Authorities in Spain have arrested 11 people they say directed the financial infrastructure of the Basque separatist group ETA.
Police arrested the suspected members of ETA in a series of raids Monday and early Tuesday in the Basque Country and Navarre in northern Spain.
More than 200 agents took part in the operation, which police say followed more than three years of investigations.
All those arrested are members of ETA's political wing, Batasuna, including the party's treasurer and several town councilors. In France, police said they seized a van filled with documents from Batasuna's headquarters in the Spanish province of Guipuzcoa.
Spanish Interior Minister Mariano Rajoy said the suspects are accused of running a financial operation that raised about $10 million a year for ETA through a complex of businesses. He said the businesses were used to launder money collected through the so-called revolutionary tax extorted from businessmen in the Basque Country and Navarre.
Authorities said an important part of the business operation is a network of bars and restaurants used as social centers by radical separatists to recruit and train activists.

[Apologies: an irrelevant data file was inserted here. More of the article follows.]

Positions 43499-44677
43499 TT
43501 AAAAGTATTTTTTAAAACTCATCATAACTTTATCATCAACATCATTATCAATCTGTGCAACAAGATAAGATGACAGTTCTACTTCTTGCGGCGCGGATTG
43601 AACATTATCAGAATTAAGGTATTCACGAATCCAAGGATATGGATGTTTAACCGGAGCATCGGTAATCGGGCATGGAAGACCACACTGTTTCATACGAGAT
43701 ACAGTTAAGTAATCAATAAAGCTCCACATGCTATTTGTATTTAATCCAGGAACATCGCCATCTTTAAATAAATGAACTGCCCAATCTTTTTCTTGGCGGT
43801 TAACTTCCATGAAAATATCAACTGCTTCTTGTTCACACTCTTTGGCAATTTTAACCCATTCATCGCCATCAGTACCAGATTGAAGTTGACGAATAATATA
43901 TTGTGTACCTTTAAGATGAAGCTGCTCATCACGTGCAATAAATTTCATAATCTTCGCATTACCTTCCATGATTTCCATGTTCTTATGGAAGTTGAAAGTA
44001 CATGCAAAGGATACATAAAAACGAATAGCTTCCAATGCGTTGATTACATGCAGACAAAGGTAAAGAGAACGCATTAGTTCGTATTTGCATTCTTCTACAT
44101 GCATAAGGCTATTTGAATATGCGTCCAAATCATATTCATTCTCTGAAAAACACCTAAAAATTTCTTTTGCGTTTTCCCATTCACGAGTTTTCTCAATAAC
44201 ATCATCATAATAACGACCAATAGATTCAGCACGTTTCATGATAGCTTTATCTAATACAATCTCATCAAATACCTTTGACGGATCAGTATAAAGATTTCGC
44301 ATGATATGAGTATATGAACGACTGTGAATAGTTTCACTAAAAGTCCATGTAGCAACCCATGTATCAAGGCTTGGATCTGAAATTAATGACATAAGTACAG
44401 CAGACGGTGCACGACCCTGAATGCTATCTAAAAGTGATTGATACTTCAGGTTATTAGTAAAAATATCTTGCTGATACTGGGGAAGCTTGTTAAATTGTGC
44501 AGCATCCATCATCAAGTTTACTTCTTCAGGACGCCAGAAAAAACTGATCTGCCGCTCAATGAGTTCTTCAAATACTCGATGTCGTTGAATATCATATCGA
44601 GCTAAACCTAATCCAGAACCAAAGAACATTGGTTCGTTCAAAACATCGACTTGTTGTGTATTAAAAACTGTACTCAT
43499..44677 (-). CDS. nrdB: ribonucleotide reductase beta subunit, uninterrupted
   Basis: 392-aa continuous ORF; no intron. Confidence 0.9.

Interior Minister Rajoy said the operation underlined the urgency of a government-sponsored bill in parliament aimed at banning Batasuna, which he said is part of ETA's terrorist infrastructure. He called on Spain's main opposition Socialist party to support the measure.
Spain, which holds the rotating presidency of the European Union, has made the fight against terrorism a major priority.
ETA is blamed for more than 800 killings in a more than 40-year campaign to established an independent Basque state in northern Spain and southern France.